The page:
Both needles are passed gently up to half the width of the sclera under resistance without penetrating deeply into uveal tissue. The uveal penetration is confirmed when the needle passed very easily through the sclera without resistance. As the sutures are tied, the retracted muscle is lifted and brought forward to be fastened to the attachment site, and it is sutured at its normal anatomical insertion point in case of resection.

Absorbable sutures are used to close the conjunctiva. An antibiotic/steroid eye ointment (neomycin with betamethasone) is applied and the eye is bandaged for 24 hours.

On every postoperative outpatient follow-up visit, a complete orthoptic assessment is performed, including visual acuity and a photograph of the patient to measure the angle of deviation. The final best-corrected visual acuity and angle of deviation are documented on a sixth-month post-treatment follow-up.

Post Operative Complications:

Strabismus Surgery Risks

These includes

  • Diplopia
  • Dellen
  • Chemosis
  • Pyogenic granuloma
  • Anterior segment ischemia
  • Scleral perforation
  • Endophthalmitis
  • Subconjunctival abscess
  • Slipped muscle/ lost muscle

Strabismus Treatment Without Surgery at Home|Exercises for Strabismus:

Strabismus treatment without surgery mainly depends on the type of squint you are facing. There are a few steps that can be followed at home. These includes

  • Refractive: In refractive type of strabismus (fully accommodative esotropia), the child should be encouraged to put on the refractive glasses all the time at home. The regular usage of glasses will help in reducing the angle of deviation.
  • Patching: should be performed regularly. The better eye is covered with a patch for at least 50 to 60 minutes per day for the time duration of the age in weeks. Regular patching will force the lazy or amblyopic eye to work more efficiently and hence improvement in squint and vision is made.
  • Pencil push-ups: In convergence insufficiency, orthoptic exercises(pencil push-ups) are performed at home. A target or pencil is held at arm length, the patient is asked to focus the pencil and gradually bring the pencil towards the nose until blurring of vision is noticed. The exercise is performed several times a day.
  • Brock string: Frederick Brock, a Swiss optometrist, developed this exercise to improve eye coordination. You’ll need a string with three different colored beads.

One end of the string should be secured to a stationary location, such as a handrail or the back of a chair. Space the beads out at equal distances. Keep the other end of the string tightly on your nose.

you should see a consistent pattern as you move your concentration from bead to bead. The bead you’re looking at will appear on its own at the intersection of two identical string with doubles of other beads, forming an X. If you notice the strings crossing in front of the bead or in back of the bead, your eyes are not properly focused on the bead. Check to see if you can obtain the X at all of the beads (except the one at the far end, which will just have the two strings coming out toward you in a V).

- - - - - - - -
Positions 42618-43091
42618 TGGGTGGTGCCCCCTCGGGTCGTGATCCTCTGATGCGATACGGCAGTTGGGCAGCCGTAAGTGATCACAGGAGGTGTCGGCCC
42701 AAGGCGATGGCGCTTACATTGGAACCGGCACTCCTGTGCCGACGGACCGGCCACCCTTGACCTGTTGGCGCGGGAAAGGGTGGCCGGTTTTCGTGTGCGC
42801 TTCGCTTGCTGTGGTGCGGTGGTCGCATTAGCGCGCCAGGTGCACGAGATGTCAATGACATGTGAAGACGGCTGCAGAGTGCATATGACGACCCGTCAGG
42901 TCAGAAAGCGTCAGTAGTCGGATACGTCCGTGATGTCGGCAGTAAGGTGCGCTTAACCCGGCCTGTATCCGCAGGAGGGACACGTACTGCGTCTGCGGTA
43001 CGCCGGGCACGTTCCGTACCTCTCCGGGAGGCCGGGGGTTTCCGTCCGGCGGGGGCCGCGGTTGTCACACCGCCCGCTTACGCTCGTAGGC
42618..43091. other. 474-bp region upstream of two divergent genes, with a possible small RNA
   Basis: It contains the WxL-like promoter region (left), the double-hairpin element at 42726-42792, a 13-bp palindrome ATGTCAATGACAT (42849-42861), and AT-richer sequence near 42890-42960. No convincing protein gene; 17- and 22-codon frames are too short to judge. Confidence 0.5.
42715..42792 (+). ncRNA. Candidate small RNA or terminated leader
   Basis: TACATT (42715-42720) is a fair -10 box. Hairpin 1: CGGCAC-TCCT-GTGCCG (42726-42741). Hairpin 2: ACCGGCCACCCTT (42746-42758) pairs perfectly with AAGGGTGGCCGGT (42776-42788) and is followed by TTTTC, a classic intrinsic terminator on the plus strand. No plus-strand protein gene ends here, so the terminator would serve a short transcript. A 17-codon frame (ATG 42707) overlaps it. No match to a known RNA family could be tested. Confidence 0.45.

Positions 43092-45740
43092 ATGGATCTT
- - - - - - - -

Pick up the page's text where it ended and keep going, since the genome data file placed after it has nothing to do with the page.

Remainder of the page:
Continue the activity by repositioning the beads along the string.

  • Barrel cards: This is a helpful exotropia exercise. On one side of a card, draw lengthwise three red barrels of progressive size. On the other hand, repeat the same process in green.

Hold the card against your nose, lengthwise and vertically, so the largest barrel is furthest away. Look at the far barrel until it becomes a single image with both colors and the images of the other two barrels have doubled. Keep your sight fixed for around five seconds. Then repeat with the photos of the middle and smallest barrels.

Eye Exercises to Help Strabismus

Conclusion:

The treatment of the strabismus mostly depends on the age of the patient and the angle of deviation at the time of presentation. Early detection and early treatment may result in a better outcome. Besides this, compliance of the patient is crucial for maintaining the treatment for example in children, a good visual outcome can be achieved with proper and timely patching of the eyes and putting on refractive glasses.

FAQs

Q1. How is strabismus treated?

Strabismus in adults can be treated in a variety of ways, including observation, patching, prism glasses, and/or strabismus surgery.

Q2. When to get medical advice?

You should get immediate medical help if you notice any squinting in your child’s eye, or if there is a problem in recognizing a person at a distance and not able to play games at a near distance, as well as any complaints of headache should arise a concern about ophthalmic examination.

Q3. Will a squint affect my child’s vision?

If not recognized and treated on time, yes it can affect vision. However, there are some types of strabismus such as alternating esotropia, in which vision is preserved and the only problem is the squinting behavior of the eyes.

Q4. Will a squint make my child unhappy?

Squint has an impact on the psychosocial behavior of children. When it comes to social interaction, yes squint will make your child unhappy. People asking questions and laughing over their squinted eyes is a major concern for many parents.

Q5. Can squint be corrected?

Yes, squint can be corrected surgically and non-surgically. In the initial stages (age below 8 years) non-surgical therapies and glasses are advised to achieve maximum stabilization of the squint, later on, the remaining squint can be corrected with surgery.

Q6. Strabismus vs amblyopia are they the same condition or medical diagnosis?

Amblyopia is the visual deprivation of one or both eyes, mainly occurring during the age of 8 years and below. The main causes of amblyopia are strabismus, refractive error, any opacity in the media, and astigmatism. While strabismus is the inward or outward deviation of the eyeball. The cause of strabismus includes motor and sensory problems.